Hajo Meyer

From Wikipedia, the free encyclopedia
Jump to: navigation, search
Hajo Meyer
Born (1924-08-12)12 August 1924
Bielefeld, North-Rhine Westphalia, Germany
Died 23 August 2014(2014-08-23) (aged 90)
Heiloo, The Netherlands
Nationality German-Dutch
Fields Theoretical physicist

Hajo Meyer (12 August 1924 – 23 August 2014) was a Jewish German-Dutch physicist and an anti-Zionist political activist.[1][2]

Early life[edit]

Born in Bielefeld, in 1938 Meyer from Nazi Germany to the Netherlands alone, without his parents.[3] He went into hiding in 1943, but was arrested after a year and spent ten months in Auschwitz. His parents, who had also been deported to Auschwitz from Germany, did not survive.[citation needed]

Post-Holocaust[edit]

After the war, Meyer returned to the Netherlands, and studied theoretical physics. He eventually became director of the Phillips Physics Laboratory (NatLab). After his retirement he took courses in England and worked as a builder of new violins and violas.[citation needed]

Later career[edit]

In his later years, Meyer became politically active, including as director of A Different Jewish Voice. He wrote Het einde van het Jodendom (The End of Judaism) in 2003, which accuses Israel of abusing the Holocaust to justify crimes against the Palestinians. He was a member of the International Jewish Anti-Zionist Network. He participated in the 2011 "Never Again – For Anyone" tour. He claimed Zionism predates fascism, that Zionists and fascists had a history of cooperation (Nazi/Zionist cooperation was the subject of 51 Documents: Zionist Collaboration with the Nazis, which was collected and edited by Lenni Brenner), charging, among other things, that Israel wants to foment anti-Semitism in the world to encourage more Jews to migrate to Israel.[4]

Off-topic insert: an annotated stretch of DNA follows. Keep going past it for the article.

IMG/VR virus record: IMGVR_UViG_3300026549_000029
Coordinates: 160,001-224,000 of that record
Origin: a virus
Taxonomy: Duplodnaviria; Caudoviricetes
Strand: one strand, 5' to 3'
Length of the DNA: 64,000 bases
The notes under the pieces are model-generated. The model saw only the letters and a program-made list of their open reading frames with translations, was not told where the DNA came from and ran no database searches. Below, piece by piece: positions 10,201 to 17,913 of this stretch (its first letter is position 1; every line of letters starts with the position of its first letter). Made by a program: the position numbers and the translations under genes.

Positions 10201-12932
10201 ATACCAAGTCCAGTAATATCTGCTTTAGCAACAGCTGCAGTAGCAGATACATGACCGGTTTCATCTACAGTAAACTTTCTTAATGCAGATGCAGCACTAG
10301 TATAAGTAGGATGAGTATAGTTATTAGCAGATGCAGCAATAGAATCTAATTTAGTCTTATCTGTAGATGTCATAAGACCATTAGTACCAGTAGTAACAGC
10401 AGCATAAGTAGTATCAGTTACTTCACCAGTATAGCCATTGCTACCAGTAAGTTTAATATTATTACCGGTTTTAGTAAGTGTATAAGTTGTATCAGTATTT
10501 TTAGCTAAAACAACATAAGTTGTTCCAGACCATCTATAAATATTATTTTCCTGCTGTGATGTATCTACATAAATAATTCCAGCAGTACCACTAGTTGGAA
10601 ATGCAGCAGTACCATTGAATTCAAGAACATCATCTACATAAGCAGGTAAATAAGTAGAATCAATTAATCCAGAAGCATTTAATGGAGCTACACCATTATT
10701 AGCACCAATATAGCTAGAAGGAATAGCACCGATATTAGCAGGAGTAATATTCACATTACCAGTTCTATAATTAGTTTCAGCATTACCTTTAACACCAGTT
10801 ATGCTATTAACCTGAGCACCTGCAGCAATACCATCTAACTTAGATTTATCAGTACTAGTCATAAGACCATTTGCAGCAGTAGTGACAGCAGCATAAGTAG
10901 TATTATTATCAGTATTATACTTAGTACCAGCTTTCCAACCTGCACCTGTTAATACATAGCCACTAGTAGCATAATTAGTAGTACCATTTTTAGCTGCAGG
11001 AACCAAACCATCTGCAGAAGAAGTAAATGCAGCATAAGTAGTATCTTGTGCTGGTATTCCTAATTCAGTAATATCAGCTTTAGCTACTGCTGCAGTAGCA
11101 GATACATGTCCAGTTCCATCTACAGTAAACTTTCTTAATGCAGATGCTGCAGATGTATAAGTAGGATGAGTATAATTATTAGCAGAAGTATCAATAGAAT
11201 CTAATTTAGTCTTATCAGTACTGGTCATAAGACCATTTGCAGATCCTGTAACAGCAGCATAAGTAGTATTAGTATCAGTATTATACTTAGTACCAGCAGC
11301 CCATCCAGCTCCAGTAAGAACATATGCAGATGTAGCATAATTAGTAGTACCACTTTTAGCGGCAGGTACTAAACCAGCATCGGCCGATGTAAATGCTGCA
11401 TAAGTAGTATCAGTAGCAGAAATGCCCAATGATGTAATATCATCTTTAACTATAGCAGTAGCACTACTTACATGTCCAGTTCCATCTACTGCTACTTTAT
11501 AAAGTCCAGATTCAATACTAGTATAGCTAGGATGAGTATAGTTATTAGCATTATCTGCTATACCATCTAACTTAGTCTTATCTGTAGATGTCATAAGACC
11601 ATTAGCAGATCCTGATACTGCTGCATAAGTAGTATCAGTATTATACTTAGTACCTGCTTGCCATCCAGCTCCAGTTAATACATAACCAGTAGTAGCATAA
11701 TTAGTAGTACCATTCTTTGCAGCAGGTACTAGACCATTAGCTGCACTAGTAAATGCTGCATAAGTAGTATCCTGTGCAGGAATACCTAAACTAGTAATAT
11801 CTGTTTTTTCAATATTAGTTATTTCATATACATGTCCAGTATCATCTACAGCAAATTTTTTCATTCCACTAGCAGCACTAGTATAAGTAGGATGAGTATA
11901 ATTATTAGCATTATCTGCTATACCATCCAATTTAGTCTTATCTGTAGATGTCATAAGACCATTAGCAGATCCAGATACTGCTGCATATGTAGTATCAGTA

Meyer spoke in favor of Boycott, Divestment and Sanctions against Israel.[5] Meyer was a member of the Dutch GreenLeft.[citation needed]

Death[edit]

On 23 August 2014, Meyer died in his sleep in Heiloo, Netherlands at the age of 90.[citation needed]

References[edit]

  1. ^ "Jews sans frontieres: In Memoriam: Dr Hajo Meyer". Jewssansfrontieres.blogspot.com. Retrieved 9 September 2016. 
  2. ^ Verhey, Elma. "Interview – Hajo Meyer". Tribune, Socialist Party (Netherlands). Retrieved 2 May 2010. 
  3. ^ Murray, Grahame; Watt, Chris (24 January 2010). "Auschwitz survivor: 'Israel acts like Nazis'". Herald Scotland. Retrieved 2 May 2010. 
  4. ^ [1] Archived 25 December 2010 at the Wayback Machine.
  5. ^ Kerrison, Mark (29 January 2010). "Auschwitz survivor supports campaign of boycott, divestment and sanctions against Israel". Demotix.com. Retrieved 9 September 2016. 

External links[edit]